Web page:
A curious man learning to accept himself with a city in the background.

Are you learning to accept yourself? Are there concrete steps you can take towards self-acceptance?

Once you accept yourself fully, you’ll feel more confident and connect with others better. Accepting yourself requires two steps: investigating your fears and being honest about your feelings.

Keep reading to learn more about these steps towards self-acceptance.

Accepting Your Whole Self

Learning to accept yourself means embracing yourself as you are with all your weaknesses as well as your strengths.

Many people try to hide behind a mask of perfection. You might want others to see you as the perfect CEO, student, or parent when such a status is unattainable. When you don’t match the image you present yourself as, however, you’ll be insecure and feel like an imposter.

On the other hand, being open to vulnerability helps you be more comfortable with who you are. This means accepting your flaws and weaknesses and not being afraid to reveal them to others. You might fear that admitting your flaws will make you look weak in front of others, but it has the opposite effect: Studies show that people actually find expressions of vulnerability courageous. It also helps others better connect with you by making them feel more comfortable and trusting toward you.

(Shortform note: Embracing your flaws and weaknesses can be easier said than done. In The Gifts of Imperfection, Brené Brown explains that everyone experiences shame, or the feeling that you’re not good enough. She writes that to be vulnerable and accept your whole self, you must first cultivate your sense of worthiness—the conviction that you deserve to be loved just as you are. You can do this by accepting yourself unconditionally, rejecting the belief you must meet others’ expectations or standards, recognizing that you don’t need to prove or earn your worth, and believing you deserve love and belonging.)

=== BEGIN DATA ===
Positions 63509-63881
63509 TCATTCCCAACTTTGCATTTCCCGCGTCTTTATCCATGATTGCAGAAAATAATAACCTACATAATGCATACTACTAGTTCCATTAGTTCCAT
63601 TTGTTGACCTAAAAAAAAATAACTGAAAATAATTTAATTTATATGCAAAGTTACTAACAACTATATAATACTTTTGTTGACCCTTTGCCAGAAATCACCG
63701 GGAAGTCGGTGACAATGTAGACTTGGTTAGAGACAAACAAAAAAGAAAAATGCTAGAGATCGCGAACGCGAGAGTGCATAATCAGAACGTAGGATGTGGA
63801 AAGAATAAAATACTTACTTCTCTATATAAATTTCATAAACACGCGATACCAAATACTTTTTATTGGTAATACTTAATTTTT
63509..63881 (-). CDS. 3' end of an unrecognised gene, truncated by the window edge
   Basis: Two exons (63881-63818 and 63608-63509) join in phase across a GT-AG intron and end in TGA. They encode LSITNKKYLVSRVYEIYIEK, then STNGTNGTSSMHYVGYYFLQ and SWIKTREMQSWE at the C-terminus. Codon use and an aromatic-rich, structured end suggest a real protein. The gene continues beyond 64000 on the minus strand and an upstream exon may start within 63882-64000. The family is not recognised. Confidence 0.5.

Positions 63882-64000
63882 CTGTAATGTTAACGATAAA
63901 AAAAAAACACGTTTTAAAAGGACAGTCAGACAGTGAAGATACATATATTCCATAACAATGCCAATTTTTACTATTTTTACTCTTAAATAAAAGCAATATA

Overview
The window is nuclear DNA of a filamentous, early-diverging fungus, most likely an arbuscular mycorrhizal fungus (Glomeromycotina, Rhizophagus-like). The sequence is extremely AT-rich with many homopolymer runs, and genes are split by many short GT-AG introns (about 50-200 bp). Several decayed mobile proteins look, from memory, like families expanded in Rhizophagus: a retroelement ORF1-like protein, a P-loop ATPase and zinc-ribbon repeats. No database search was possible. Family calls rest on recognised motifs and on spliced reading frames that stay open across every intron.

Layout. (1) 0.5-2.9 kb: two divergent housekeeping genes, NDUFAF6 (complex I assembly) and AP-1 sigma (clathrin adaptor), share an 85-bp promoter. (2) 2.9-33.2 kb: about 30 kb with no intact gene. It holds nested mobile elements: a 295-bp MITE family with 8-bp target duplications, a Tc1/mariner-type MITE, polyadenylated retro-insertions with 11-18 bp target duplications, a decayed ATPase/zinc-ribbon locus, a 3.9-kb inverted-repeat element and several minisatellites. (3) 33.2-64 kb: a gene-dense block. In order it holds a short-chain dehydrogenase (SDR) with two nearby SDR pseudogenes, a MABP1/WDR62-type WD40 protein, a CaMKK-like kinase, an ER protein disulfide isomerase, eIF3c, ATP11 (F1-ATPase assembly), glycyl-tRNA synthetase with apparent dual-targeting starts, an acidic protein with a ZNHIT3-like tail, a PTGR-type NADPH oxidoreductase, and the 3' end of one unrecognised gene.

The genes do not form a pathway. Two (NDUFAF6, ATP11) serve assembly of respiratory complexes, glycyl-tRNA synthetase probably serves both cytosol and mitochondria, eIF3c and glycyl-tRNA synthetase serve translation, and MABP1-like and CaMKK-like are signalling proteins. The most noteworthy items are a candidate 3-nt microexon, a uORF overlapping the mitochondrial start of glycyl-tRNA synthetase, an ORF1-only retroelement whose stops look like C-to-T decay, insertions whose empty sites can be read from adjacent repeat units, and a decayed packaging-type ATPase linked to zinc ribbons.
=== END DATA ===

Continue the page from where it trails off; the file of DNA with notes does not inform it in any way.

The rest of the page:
To be more accepting of your whole self, you can:

1. Investigate your fears. When you feel insecure, reflect on what you’re really afraid of. Are you afraid of embarrassing yourself or being rejected by others? Acknowledge that everyone experiences those same fears and imagine what might happen if you accept them instead of trying to repress them. By doing so, you may realize that your fears are natural and that they can help guide you into acting productively.

(Shortform note: In Tools of Titans, Tim Ferriss provides an alternative exercise for investigating and overcoming your fears: First, imagine the worst-case scenario in vivid detail. Ask yourself how likely it is to happen and how you could recover from this scenario. Next, imagine the best-case outcome and ask yourself how this outcome would improve your life. According to Ferriss, this exercise can help you realize that the worst outcome is not as crippling as you might have believed.)

2. Be honest about your thoughts and feelings. Sometimes, to protect our image and our egos, we say things we don’t mean—we, for example, might project an image of confidence when we feel insecure. Pay attention to these moments. For example, if your team at work runs into a problem, instead of telling them that everything’s fine, you might share that you’re feeling uncertain but are determined to find solutions.

(Shortform note: In A New Earth, Eckhart Tolle explains that all humans have an ego—a part of our minds that fears never being enough. Because of this fear, our ego looks for ways to gain superiority by driving our thoughts and behaviors to construct a false, inflated self-image. According to Tolle, our ego-controlled behaviors are highly problematic, contributing to social, environmental, and economic crises, which underscores the importance of the advice to not let your ego dictate your behaviors and to be honest about your thoughts and feelings.)

Learning to Accept Yourself? Follow These 2 Steps

Becca King

Becca’s love for reading began with mysteries and historical fiction, and it grew into a love for nonfiction history and more. Becca studied journalism as a graduate student at Ohio University while getting their feet wet writing at local newspapers, and now enjoys blogging about all things nonfiction, from science to history to practical advice for daily living.

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